Ashes to Ashes

Her name was Vikki. She was fifty-four years old. She lived alone in a little house on our hill. Her house was so reticent and mossy and shouldered by brooding trees that you didn’t notice it from the street. She had two cats. She never married. Had no children. Was a bookkeeper, but when she was laid off, she never got another job-and never really came out of her house again.

We neighbors were discreet or cold or shy or ignorant or polite or distracted or respectful or whatever word fits the fact that we didn’t know her and she didn’t know us, which was, as one neighbor said, the way she wanted it.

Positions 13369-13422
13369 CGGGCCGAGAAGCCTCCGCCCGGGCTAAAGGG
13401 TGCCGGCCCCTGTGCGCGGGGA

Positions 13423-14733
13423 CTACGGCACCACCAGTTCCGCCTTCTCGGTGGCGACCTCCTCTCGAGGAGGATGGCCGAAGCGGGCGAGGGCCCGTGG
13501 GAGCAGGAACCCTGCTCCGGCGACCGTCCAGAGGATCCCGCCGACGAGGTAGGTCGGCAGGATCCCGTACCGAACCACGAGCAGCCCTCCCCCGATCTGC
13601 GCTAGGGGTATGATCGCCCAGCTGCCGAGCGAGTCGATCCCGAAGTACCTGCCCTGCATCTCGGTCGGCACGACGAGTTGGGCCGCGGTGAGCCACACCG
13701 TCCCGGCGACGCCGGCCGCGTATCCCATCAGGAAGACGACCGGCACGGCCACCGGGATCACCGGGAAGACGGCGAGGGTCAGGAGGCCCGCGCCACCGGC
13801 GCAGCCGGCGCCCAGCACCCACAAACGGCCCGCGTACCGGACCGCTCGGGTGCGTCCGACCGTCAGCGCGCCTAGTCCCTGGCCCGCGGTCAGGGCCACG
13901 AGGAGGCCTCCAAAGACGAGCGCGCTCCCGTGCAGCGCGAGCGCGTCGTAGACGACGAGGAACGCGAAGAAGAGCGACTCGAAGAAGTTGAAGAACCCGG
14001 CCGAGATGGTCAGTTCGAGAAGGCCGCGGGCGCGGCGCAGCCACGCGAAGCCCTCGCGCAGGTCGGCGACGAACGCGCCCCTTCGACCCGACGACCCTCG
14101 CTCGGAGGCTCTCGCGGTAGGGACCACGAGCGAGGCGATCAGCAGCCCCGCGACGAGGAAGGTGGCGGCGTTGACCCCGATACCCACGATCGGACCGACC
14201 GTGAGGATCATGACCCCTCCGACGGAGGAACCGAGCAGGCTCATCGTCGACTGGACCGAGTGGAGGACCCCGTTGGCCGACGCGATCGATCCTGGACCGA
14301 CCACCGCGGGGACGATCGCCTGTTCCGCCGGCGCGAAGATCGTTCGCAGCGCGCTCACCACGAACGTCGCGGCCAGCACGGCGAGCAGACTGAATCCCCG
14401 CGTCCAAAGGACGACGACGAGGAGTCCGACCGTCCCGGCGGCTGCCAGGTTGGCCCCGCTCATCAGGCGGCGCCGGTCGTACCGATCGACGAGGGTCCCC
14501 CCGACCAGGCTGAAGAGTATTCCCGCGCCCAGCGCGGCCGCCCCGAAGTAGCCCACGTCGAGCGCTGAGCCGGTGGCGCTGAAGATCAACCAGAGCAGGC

Then, not long ago, her house burned to the ground with her inside. The flames rose twenty feet high and the long fingers of the brooding trees caught fire too and firemen sprinted and shouted and ambulances and fire engines and cop cars roared up and down the street and children wept and the adjacent houses were evacuated and the young woman in the house next to ours ran by me weeping with her two children cradled in her arms like footballs and a young policeman came to my door to warn us and I packed a box of photographs and passports and Important Papers and got ready to wake the children-but then the young policeman came by again and said the fire was under control though the house was a total loss.

She died from the smoke, said the fire marshal. One cat burned also. The cat was in the living room...

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About the Author

Brian Doyle is the editor of Portland magazine at the University of Portland.